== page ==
Britain: Whom, sir, are you calling small?

At the G-20, Prime Minister David Cameron was “clearly irritated” by a remark made by a top aide to Russian President Vladimir Putin.

It was “an astonishing insult,” said Macer Hall in the Daily Express. On the sidelines of the G-20 meeting in St. Petersburg last week, a top aide to Russian President Vladimir Putin told Russian journalists not to pay attention to British suggestions about Syria. “Britain,” said spokesman Dmitry Peskov, “is a small island nobody pays any attention to, apart from the Russian oligarchs who bought up Chelsea.” It wasn’t clear whether he meant Chelsea the soccer team, owned by Russian tycoon Roman Abramovich, or Chelsea the London neighborhood, home to many of the Russian billionaires who have relocated to the U.K. Peskov later denied making the remark at all. But Prime Minister David Cameron was “clearly irritated” and launched into a spirited defense of British achievement that reminded many of the pivotal scene in the movie Love Actually, when the British prime minister played by Hugh Grant denounces American arrogance and lists what makes Britain great.

Cameron’s impulse to speak out was understandable, said Rod Liddle in The Sunday Times. “It’s partly the vestigial tail of our colonial past wagging away.” But it did seem a bit defensive, didn’t it? He invoked Shakespeare and the Beatles as evidence of our excellence and then got rather muddled and added the boy band One Direction. Perhaps he’d have done better to emulate the Russian style of insult by getting an aide to sniff that “at least we didn’t enslave half of Europe for 50 years under a regime characterized by brutality and stupidity, nor are we yet a mafia state, and also at least we treat our homosexuals quite decently.” That would have hit home.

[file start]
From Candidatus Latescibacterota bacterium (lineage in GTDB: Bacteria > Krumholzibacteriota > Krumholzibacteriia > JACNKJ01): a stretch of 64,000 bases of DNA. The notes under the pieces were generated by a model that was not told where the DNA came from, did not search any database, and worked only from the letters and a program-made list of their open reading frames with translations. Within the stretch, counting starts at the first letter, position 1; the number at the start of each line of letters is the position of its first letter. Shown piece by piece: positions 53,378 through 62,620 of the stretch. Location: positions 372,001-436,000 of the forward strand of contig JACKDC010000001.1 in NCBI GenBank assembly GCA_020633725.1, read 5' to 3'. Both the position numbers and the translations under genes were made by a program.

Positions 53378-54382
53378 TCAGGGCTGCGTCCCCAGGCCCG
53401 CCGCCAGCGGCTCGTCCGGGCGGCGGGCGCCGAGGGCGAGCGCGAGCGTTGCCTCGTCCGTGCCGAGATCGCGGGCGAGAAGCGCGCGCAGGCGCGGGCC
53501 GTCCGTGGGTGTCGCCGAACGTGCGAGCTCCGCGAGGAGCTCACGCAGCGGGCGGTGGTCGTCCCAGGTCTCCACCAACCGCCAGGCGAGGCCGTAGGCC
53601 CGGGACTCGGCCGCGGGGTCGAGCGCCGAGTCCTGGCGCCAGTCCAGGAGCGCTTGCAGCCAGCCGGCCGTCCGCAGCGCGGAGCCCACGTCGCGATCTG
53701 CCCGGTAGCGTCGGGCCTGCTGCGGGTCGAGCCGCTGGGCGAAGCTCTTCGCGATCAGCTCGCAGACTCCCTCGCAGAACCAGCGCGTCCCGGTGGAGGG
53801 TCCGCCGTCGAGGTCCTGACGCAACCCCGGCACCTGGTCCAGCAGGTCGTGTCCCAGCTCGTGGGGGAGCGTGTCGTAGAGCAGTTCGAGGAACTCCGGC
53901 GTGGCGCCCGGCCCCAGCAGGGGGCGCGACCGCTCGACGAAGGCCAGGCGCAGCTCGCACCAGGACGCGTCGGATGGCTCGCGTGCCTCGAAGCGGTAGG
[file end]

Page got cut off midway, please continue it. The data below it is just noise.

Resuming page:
Instead, Cameron made a slew of ridiculous assertions about our alleged superiority, said Stephen Moss in The Guardian. Let’s take his boasts point by point. That Britain helped clear Europe of fascism: Maybe, but “by being arch-appeasers during the 1930s, the U.K. helped make Hitler possible.” That Britain helped abolish slavery: “Only after we had profited from slavery for 300 years.” That we invented the world’s sports: We didn’t, not even cricket—we just codified the rules. That our culture is supreme: “We would get an A for literature and score highly for pop,” but elsewhere we are weak. Here’s what we really used to be good at: “our stiff-upper-lipped modesty.” Where did that go? “If you need to boast of your greatness, it probably means you are not very great.”

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The Russian taunt “hit home because we fear its element of truth,” said The Daily Telegraph in an editorial. Britain’s opinion is not the first sought. At the G-20, for example, Cameron “cut a somewhat forlorn figure, not entirely irrelevant but not entirely relevant either.” In that uncomfortable setting, his speech sounded a little too much like “a desperate plea for attention.” Shorn of its imperial power for decades now, Britain seems to be struggling “yet to find a role.”

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